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Gaming: World of Warcraft: 1) Worgen

Gilneas

As with the goblin campaign, the worgen opening puts you straight into the city.

First place goes to the worgen campaign, the other of the races new to Cataclysm. The worgen are werewolves, the ones you play as coming from the human nation of Gilneas. Back in Warcraft II: Tides of Darkness Gilneas weren’t exactly big supporters of the Alliance, the game’s instruction manual (which was an elaborate thing, full of more story content than it was game information) presenting their isolationism as their most notable characteristic. By the end of the Second War (ie. the second game) the Gilnean king, Greymane, had erected a massive wall around his kingdom and completely cut them off from the rest of the world.

This was the situation the nation was in when World of Warcraft launched, the wall making the area inaccessible (and for those who were able to exploit their way through there was nothing of consequence there), and that’s how it remained right up until the launch of the Cataclysm expansion, when Gilneas finally rejoins the Alliance. So what have they been getting up to behind the wall?

Well, what they have mostly been doing is fighting worgen. The curse that turns people into wolfmen has torn through Gilneas, and when you start a new worgen character you’re thrown into the situation at its most desperate, the worgen having reached the city itself. You’re tasked with helping civilians, killing the invading worgen and breaking a rebel out of prison and using his resources to help combat the menace.

Of course, it doesn’t exactly go to plan and you’re soon afflicted yourself, though in such a way that you preserve your personality. The situation is desperate enough that they can’t afford to dispose of you, the Gilneans having been driven out of the city, and before long the distinction between human Gilnean and worgen Gilnean becomes largely irrelevant. To top it all off, the Forsaken (who live in the ruins of Lodaeron and are essentially neighbours to Gilneas) invade, Silvanas Windrunner herself taking part in the invasion.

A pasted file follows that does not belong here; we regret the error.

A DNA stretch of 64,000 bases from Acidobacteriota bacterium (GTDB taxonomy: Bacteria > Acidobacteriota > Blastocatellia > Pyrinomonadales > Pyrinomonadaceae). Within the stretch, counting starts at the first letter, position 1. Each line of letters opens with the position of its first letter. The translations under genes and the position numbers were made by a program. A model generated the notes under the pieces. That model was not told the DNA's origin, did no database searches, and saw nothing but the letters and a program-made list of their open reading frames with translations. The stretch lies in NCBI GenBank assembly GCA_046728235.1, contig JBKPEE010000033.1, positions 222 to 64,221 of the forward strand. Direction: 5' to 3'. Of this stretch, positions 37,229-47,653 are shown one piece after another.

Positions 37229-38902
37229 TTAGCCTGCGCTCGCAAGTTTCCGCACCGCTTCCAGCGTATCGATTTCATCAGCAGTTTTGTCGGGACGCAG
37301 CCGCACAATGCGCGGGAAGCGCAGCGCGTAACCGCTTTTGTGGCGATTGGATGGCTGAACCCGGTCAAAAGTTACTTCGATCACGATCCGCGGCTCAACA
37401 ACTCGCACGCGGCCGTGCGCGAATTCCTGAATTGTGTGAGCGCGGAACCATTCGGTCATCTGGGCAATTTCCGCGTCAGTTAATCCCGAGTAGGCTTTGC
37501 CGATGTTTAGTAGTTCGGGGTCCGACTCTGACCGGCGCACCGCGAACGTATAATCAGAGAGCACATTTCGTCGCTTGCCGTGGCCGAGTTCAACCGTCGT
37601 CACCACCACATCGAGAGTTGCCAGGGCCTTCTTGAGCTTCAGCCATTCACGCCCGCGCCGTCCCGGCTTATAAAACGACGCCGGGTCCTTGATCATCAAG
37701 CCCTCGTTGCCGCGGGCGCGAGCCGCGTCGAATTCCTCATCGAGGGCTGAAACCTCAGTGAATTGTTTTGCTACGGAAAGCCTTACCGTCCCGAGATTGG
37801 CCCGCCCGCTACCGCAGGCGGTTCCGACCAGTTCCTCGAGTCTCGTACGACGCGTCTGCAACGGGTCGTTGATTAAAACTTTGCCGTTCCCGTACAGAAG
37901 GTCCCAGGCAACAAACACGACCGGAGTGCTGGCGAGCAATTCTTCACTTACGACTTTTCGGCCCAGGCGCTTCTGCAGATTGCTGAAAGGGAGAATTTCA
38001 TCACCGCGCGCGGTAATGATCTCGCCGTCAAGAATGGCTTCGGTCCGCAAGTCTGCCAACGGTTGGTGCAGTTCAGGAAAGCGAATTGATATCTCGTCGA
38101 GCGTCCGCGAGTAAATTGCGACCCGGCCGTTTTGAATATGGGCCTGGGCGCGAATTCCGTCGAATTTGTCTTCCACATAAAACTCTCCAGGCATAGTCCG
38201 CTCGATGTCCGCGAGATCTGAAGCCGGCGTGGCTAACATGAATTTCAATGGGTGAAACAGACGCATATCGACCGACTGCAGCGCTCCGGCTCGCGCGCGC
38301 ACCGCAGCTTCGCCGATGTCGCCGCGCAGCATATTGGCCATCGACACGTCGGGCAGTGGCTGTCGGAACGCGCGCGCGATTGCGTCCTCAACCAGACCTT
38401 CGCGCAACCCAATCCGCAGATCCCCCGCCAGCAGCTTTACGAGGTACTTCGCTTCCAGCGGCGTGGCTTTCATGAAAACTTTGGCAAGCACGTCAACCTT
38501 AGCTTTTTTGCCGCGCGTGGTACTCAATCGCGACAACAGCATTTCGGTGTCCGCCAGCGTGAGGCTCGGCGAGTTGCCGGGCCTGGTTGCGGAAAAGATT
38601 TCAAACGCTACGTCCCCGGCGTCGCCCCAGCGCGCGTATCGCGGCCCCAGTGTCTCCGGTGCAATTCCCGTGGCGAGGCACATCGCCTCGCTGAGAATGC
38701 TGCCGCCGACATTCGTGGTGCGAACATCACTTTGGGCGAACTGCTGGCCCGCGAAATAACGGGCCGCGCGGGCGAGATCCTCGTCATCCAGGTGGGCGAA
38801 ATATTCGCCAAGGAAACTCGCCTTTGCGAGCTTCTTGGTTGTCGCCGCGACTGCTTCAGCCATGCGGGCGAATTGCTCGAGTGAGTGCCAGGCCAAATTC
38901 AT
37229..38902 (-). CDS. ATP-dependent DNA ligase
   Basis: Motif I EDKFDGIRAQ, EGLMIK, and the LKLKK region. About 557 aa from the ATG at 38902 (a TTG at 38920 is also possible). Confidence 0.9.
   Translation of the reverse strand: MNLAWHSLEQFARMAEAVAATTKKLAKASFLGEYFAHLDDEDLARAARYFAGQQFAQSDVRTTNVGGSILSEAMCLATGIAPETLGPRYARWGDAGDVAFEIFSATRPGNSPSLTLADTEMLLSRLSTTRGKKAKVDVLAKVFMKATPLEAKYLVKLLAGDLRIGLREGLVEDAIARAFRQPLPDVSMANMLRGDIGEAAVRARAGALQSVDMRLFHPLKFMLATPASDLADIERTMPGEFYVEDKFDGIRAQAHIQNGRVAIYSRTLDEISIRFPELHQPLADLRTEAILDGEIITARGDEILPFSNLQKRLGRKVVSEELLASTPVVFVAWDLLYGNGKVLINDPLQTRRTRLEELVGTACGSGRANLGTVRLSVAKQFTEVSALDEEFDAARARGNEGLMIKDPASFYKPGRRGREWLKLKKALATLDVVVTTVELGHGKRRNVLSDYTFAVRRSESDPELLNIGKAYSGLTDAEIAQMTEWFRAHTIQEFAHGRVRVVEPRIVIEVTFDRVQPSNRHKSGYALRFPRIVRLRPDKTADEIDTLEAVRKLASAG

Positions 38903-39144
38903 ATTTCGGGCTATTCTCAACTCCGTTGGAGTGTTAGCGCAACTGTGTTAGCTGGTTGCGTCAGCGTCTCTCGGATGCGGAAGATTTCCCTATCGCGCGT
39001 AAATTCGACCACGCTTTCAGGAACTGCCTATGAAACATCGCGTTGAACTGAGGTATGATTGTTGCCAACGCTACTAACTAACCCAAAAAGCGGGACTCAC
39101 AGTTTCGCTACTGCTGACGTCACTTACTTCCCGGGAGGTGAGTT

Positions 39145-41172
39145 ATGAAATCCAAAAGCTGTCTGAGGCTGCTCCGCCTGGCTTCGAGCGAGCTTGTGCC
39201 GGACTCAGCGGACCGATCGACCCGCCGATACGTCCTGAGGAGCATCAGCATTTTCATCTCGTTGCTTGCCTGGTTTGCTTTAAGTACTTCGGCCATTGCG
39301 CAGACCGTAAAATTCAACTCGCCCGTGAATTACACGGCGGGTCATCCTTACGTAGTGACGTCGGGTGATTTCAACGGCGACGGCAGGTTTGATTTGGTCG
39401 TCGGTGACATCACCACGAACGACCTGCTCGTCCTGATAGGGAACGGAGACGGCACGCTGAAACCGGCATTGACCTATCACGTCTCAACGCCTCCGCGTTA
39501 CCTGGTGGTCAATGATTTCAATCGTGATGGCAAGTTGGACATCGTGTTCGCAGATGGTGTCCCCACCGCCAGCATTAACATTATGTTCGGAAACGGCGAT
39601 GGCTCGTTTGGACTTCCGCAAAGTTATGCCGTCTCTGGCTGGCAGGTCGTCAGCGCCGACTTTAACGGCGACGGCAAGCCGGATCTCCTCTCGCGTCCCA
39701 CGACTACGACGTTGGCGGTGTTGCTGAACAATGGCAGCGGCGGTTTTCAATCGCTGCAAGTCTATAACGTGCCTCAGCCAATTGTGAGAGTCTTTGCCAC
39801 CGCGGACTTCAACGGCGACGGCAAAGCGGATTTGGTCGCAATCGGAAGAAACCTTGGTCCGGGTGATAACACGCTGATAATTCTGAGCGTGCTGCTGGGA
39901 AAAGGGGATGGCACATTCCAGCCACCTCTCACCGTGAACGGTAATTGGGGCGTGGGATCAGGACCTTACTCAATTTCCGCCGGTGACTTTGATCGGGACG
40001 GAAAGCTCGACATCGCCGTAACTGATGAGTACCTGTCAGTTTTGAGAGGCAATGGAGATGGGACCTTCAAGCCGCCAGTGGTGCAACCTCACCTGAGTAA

Whether torn down by the feral worgen or conquered by the Forsaken, Gilneas is going to fall. All the Alliance can do is offer the survivors a new home. When the Alliance do turn up it’s not their fellow humans who come to their aid, but the night elves. That’s not really surprising though as the humans haven’t exactly demonstrated a tolerance for other races in hard times, that being the chief reason the blood elves (formerly the high elves who have long been part of the Alliance) and undead (all of whom are former humans) joined the Horde in the first place. For them to swoop in and be all understanding and accepting of werewolves would simply ring false.

As with the goblin campaign there’s a good amount of variety to the quests you’re given, and the entire area is in its own phase so quest hubs shift and areas change. Everything takes place in and around Gilenas, rather than moving from island to island like the goblin one, but things still change dramatically. The Gilnean storyline ends with a massive assault back into the city (now occupied by an army of Forsaken troops), but ultimately Gilneas is lost and all you can do is move on.

As with the goblin campaign it’s a shame when it ends, because it’s another one that feels like it could belong to a regular, solo RPG rather than just being passable for an MMO. After that you’re dumped into Darnassus, the night elf capital city, and from there you can make your way to any of the next zones, but none of them are specifically worgen zones. The humans have Redridge Mountains, the dwarves Loch Modan and the night elves Darkshore, but by and large each zone has its own story rather than your character having a personal one. The story of the Gilean refugees essentially ends with Gilneas, which is disappointing as it’s really very good.

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